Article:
]]>Second, we describe some interesting properties of zeta functions of algebraic curves. Generally L-functions vanish only to the order required by their root number. However, we demonstrate that for a certain class of quaternion extensions of F_p(t), the zeta function vanishes at a higher order than the root number demands, indicating some other phenomenon at work.

]]>One of the common sampling methodology used in this context is respondent-driven sampling (RDS). Under RDS, the network connecting members of the target population is used to uncover the hidden members. Specialized techniques are then used to make inference from the data collected in this fashion. Our first objective is to correct traditional RDS prevalence estimators and their associated uncertainty estimators for misclassification of the outcome variable.

RDS also has the unusual characteristic that the participants are driving the sampling process by recruiting members into the survey. Since the researchers forfeit their control over the sampling process, the estimators are therefore susceptible to a great extent to participants' behavioral induced biases. Our second objective is therefore to provide a mathematical parametrization for a behavior referred to as differential recruitment and subsequently adjust the inference for potential induced bias.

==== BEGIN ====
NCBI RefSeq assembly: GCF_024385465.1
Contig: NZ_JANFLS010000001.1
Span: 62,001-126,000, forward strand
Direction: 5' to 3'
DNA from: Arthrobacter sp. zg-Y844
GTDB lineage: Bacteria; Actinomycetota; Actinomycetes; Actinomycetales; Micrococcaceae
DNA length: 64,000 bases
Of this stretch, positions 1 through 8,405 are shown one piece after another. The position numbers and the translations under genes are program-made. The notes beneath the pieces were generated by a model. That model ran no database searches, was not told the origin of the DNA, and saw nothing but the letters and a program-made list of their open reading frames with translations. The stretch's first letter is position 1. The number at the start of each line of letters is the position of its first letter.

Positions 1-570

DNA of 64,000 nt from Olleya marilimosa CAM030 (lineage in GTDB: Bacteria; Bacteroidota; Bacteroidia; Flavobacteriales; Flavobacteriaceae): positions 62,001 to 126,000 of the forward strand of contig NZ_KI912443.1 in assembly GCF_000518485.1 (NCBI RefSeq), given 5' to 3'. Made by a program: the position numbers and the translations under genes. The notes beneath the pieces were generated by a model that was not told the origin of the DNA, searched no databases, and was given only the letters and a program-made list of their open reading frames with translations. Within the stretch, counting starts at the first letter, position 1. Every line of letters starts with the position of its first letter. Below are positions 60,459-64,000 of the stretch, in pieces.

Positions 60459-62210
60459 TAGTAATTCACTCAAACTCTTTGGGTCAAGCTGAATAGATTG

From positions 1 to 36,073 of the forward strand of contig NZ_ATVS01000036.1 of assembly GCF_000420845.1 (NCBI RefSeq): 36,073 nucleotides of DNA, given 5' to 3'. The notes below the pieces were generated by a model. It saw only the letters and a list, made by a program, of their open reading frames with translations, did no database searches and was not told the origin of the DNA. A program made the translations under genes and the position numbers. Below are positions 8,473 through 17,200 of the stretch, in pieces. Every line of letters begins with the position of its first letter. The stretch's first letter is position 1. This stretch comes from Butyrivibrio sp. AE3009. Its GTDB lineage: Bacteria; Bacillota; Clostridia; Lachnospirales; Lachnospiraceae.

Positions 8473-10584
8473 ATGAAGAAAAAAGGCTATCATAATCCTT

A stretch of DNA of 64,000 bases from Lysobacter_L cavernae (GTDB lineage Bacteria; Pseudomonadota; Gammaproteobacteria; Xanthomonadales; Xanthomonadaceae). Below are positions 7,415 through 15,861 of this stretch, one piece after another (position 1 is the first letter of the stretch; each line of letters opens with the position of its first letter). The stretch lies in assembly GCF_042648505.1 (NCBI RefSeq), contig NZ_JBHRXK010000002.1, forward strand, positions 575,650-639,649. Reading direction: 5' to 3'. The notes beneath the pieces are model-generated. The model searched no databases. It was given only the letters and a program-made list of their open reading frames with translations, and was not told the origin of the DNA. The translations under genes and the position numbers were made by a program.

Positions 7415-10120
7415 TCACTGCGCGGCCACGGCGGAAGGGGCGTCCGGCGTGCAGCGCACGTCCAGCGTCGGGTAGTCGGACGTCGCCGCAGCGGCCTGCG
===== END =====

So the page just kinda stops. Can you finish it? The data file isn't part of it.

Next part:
Finally, a common issue encountered in the application motivating this thesis, that is, HIV prevalence estimation, is the derivation of a national prevalence estimate. Data are often collected at different study sites within a given country. Public health officials however commonly report national prevalence. Therefore, our last objective consists of using Bayesian hierarchical models to derive a national prevalence estimator from regional data.